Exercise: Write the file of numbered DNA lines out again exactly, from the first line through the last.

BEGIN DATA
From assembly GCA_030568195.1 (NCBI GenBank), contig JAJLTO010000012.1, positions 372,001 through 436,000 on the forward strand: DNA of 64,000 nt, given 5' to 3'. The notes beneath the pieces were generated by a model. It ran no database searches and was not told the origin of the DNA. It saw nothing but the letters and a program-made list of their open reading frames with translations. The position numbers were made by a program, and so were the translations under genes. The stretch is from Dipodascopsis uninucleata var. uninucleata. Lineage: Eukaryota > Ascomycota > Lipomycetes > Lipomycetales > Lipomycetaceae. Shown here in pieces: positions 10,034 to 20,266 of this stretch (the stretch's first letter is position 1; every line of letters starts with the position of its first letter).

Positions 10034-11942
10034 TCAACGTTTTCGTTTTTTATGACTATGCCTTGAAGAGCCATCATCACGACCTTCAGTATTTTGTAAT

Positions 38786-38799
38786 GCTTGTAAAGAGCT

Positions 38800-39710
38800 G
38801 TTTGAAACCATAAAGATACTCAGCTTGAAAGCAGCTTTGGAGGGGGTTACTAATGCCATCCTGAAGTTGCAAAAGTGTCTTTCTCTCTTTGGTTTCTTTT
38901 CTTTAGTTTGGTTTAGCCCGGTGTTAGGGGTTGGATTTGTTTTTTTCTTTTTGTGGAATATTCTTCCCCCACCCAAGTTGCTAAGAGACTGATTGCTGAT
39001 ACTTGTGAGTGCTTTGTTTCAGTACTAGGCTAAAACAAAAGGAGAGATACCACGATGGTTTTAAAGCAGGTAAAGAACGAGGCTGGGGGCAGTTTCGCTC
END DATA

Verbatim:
From assembly GCA_030568195.1 (NCBI GenBank), contig JAJLTO010000012.1, positions 372,001 through 436,000 on the forward strand: DNA of 64,000 nt, given 5' to 3'. The notes beneath the pieces were generated by a model. It ran no database searches and was not told the origin of the DNA. It saw nothing but the letters and a program-made list of their open reading frames with translations. The position numbers were made by a program, and so were the translations under genes. The stretch is from Dipodascopsis uninucleata var. uninucleata. Lineage: Eukaryota > Ascomycota > Lipomycetes > Lipomycetales > Lipomycetaceae. Shown here in pieces: positions 10,034 to 20,266 of this stretch (the stretch's first letter is position 1; every line of letters starts with the position of its first letter).

Positions 10034-11942
10034 TCAACGTTTTCGTTTTTTATGACTATGCCTTGAAGAGCCATCATCACGACCTTCAGTATTTTGTAAT

Positions 38786-38799
38786 GCTTGTAAAGAGCT

Positions 38800-39710
38800 G
38801 TTTGAAACCATAAAGATACTCAGCTTGAAAGCAGCTTTGGAGGGGGTTACTAATGCCATCCTGAAGTTGCAAAAGTGTCTTTCTCTCTTTGGTTTCTTTT
38901 CTTTAGTTTGGTTTAGCCCGGTGTTAGGGGTTGGATTTGTTTTTTTCTTTTTGTGGAATATTCTTCCCCCACCCAAGTTGCTAAGAGACTGATTGCTGAT
39001 ACTTGTGAGTGCTTTGTTTCAGTACTAGGCTAAAACAAAAGGAGAGATACCACGATGGTTTTAAAGCAGGTAAAGAACGAGGCTGGGGGCAGTTTCGCTC